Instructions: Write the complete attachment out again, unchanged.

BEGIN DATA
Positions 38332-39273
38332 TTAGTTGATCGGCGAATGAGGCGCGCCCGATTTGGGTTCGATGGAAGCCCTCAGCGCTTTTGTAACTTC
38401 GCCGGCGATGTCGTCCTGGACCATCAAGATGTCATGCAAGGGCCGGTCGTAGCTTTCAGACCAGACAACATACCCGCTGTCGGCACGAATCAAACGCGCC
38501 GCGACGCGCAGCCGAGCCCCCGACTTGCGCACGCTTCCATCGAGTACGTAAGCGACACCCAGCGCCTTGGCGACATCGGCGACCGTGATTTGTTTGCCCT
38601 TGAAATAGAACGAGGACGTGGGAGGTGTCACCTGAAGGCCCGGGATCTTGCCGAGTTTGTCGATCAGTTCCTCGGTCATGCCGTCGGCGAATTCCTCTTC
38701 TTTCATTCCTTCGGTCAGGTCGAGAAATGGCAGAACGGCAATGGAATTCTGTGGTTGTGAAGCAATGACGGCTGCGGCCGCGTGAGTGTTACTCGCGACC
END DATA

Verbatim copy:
Positions 38332-39273
38332 TTAGTTGATCGGCGAATGAGGCGCGCCCGATTTGGGTTCGATGGAAGCCCTCAGCGCTTTTGTAACTTC
38401 GCCGGCGATGTCGTCCTGGACCATCAAGATGTCATGCAAGGGCCGGTCGTAGCTTTCAGACCAGACAACATACCCGCTGTCGGCACGAATCAAACGCGCC
38501 GCGACGCGCAGCCGAGCCCCCGACTTGCGCACGCTTCCATCGAGTACGTAAGCGACACCCAGCGCCTTGGCGACATCGGCGACCGTGATTTGTTTGCCCT
38601 TGAAATAGAACGAGGACGTGGGAGGTGTCACCTGAAGGCCCGGGATCTTGCCGAGTTTGTCGATCAGTTCCTCGGTCATGCCGTCGGCGAATTCCTCTTC
38701 TTTCATTCCTTCGGTCAGGTCGAGAAATGGCAGAACGGCAATGGAATTCTGTGGTTGTGAAGCAATGACGGCTGCGGCCGCGTGAGTGTTACTCGCGACC